We’ve seen real-time human shufflings on UFC cards before, those situations where at the last minute a perennial undercardsman ends up in a main event. A classic example was when Charlie Brenneman stood in against Rick Story in Pittsburgh on just 24 hour’s notice after Nate Marquardt was removed from the card, and ended up winning. Joe Soto got bumped into a bantamweight title fight with TJ Dillashaw at UFC 177 when Renan Barao went down for the count during his weight cut. He couldn’t make the most of the promotion, though, losing via a fifth-round knockout.
In the case of Al Iaquinta, who is being thrust into a main event on a day’s notice at UFC 223, it’s hauntingly familiar yet altogether different. Had Iaquinta been fighting more regularly over the last few years, there’s a chance he would either be — or very close to becoming — a champion in the UFC. He gets a rare opportunity to step into the headlining gig against the mighty Khabib Nurmagomedov in Brooklyn tonight, which is a kind of karmic return with interest for what happened to him at UFC Fight Night 71 in San Diego. That time Bobby Green fell out of his fight with Iaquinta and was replaced with Gilbert Melendez, who just a little over a week before the bout was scotched after popping for a banned substance. It wasn’t long after that that “Ragin’ Al” found himself in a contract dispute with the UFC, which led to defiance in the form of a real estate license.
This time it’s Iaquinta who is benefitting from the bizarre happenings going on in Brooklyn. After Tony Ferguson and Max Holloway both became casualties in navigating the minefield leading to New York, Anthony Pettis looked like he might get the spot. Then it went to Paul Felder, the square-jawed fighter who was supposed to face Iaquinta. The New York State Athletic Commission didn’t like that idea, seeing Felder — somewhat comically — as too green.
Option 5 was Iaquinta, perhaps the most dangerous of the third wave options.
Because A) he’s really good, having won five fights in row staggered over the last three years, B) he’s fighting in New York, his old stomping grounds, which gives the whole situation a poetic glaze, and C) Iaquinta stealing the show would be par for the course of UFC 223. Why shouldn’t one of the UFC’s most outspoken, disgruntled and stubborn-minded fighters come bounding out from his camouflage to snatch a title that already has three sets of hands on it? That’s just the kind of impossible to predict chaos this sport deals with all the time, the constant redirect of attention that in itself is exhilarating.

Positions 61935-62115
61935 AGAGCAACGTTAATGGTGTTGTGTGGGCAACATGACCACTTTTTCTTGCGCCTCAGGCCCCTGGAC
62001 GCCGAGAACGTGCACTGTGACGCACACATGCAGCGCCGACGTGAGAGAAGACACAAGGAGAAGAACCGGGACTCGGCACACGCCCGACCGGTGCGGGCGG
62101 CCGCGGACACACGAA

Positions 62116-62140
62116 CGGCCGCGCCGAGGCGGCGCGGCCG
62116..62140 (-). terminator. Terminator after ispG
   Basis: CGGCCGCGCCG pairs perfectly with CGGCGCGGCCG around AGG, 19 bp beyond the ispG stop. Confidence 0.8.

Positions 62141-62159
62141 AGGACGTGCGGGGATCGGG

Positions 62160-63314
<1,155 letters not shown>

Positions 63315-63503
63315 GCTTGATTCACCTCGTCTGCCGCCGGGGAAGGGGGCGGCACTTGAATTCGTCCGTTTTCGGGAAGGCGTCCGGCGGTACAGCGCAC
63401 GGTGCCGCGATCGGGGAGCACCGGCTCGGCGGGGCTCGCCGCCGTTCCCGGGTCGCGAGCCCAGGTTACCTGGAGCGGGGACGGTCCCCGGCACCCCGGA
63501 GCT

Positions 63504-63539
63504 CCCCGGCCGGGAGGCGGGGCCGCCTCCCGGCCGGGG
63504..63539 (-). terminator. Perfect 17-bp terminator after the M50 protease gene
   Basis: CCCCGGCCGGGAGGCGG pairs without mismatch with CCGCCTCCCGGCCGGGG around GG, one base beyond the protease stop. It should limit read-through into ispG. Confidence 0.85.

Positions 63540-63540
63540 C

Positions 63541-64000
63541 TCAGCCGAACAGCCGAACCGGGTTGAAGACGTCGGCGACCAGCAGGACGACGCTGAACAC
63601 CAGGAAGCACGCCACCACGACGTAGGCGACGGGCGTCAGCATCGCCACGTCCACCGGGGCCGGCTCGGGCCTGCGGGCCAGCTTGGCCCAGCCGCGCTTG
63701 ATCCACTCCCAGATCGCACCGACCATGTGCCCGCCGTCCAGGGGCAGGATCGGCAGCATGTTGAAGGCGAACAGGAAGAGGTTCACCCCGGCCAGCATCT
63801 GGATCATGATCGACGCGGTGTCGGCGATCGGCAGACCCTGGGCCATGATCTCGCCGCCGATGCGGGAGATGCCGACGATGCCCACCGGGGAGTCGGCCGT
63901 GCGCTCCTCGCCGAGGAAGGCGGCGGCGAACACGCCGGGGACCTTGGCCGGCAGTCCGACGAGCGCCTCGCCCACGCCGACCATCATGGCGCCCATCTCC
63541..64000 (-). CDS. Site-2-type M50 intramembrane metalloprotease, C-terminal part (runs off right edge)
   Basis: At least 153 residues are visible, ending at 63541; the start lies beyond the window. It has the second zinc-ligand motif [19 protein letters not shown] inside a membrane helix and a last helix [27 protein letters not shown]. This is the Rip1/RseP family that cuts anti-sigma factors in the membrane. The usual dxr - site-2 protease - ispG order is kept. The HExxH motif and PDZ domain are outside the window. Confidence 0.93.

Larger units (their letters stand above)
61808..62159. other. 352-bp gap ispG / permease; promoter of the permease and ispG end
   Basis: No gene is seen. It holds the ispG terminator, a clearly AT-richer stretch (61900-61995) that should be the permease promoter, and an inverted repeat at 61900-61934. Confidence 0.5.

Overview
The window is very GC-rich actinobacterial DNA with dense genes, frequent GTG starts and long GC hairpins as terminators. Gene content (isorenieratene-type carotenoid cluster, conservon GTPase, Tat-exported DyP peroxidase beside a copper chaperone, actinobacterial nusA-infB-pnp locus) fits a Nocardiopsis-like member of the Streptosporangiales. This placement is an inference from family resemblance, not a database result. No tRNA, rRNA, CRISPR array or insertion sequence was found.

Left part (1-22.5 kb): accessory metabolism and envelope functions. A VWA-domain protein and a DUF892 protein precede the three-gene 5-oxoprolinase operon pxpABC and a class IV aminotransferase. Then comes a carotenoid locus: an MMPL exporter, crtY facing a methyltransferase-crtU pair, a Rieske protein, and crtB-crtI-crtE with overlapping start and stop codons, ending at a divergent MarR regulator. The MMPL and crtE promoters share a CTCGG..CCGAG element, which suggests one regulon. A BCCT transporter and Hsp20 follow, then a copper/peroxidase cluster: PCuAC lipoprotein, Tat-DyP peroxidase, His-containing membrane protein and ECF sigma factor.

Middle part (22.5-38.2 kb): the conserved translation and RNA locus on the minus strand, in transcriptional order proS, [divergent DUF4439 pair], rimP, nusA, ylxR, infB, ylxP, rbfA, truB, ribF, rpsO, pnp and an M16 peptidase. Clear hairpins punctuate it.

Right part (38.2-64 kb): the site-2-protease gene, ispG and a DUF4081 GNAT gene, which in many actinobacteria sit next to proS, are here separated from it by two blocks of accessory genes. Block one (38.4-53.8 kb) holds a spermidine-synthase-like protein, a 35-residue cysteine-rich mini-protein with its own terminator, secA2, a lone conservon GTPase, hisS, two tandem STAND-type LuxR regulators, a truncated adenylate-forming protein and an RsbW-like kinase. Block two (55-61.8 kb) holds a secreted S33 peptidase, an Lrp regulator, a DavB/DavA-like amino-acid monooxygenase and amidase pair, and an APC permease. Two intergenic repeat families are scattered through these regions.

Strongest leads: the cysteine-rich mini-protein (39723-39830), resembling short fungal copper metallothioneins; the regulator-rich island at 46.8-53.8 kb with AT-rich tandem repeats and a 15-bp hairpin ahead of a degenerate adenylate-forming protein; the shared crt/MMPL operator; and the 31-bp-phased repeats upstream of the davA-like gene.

Seriously, imagine it. Imagine Iaquinta with the ‘recognized’ lightweight title after Conor McGregor’s long term toxic relationship with it, after Ferguson’s one-night stand with it, and after we’d already fastened it in our minds around Nurmagomedov’s waist. That’s some monkey wrench action right there. Another sidetrack. A needle kicked off the record and dragging down the streets on Seaford at full volume.
If there’s a drawback to Iaquinta getting this fairly mind-boggling chance to blow up so many pre-constructed narratives, it’s that the card itself is already exhausted with so much improbability. McGregor’s hooliganism cast an ugly pall over the whole thing, and reduced an event that had 13 fights down to nine in the aftermath. The whole thing with Ferguson had barely sank in when we wrapped our minds around Max Holloway playing the role of savior. Wednesday’s press conference was a return to the old days of fight promotion — two guys saying, “we’ll find out Saturday night who’s better” in such a way that compelled people to daydream about it — and yet that, too, was just a tease.
So it ends up being Iaquinta. If he shows up and Brooklyn and beats Nurmagomedov — and kudos to Nurmy, too, for remaining unflinchingly open to fight anybody the UFC came up with over the last five days — it will be a game-changer. The mighty Nurmagomedov will have suffered his first loss, breaking a streak that carries a great deal of mojo. The Ferguson-Nurmagomedov fight might be lost forever. And who knows what it means to McGregor, but the idea of Iaquinta-McGregor is like going to the florist to buy Easter lilies and coming out with a new set of tires.
Everything we believed to be true about the lightweight division could go up in smoke with one violent flurry from Iaquinta, who suddenly has it in his hands to act as Agent Chaos. That’s the thing about these kinds of opportunities. They are romantic up front, but havoc coming out. Only if “Ragin’ Al” wins, that is. The savior can be a thief.
Only if he wins.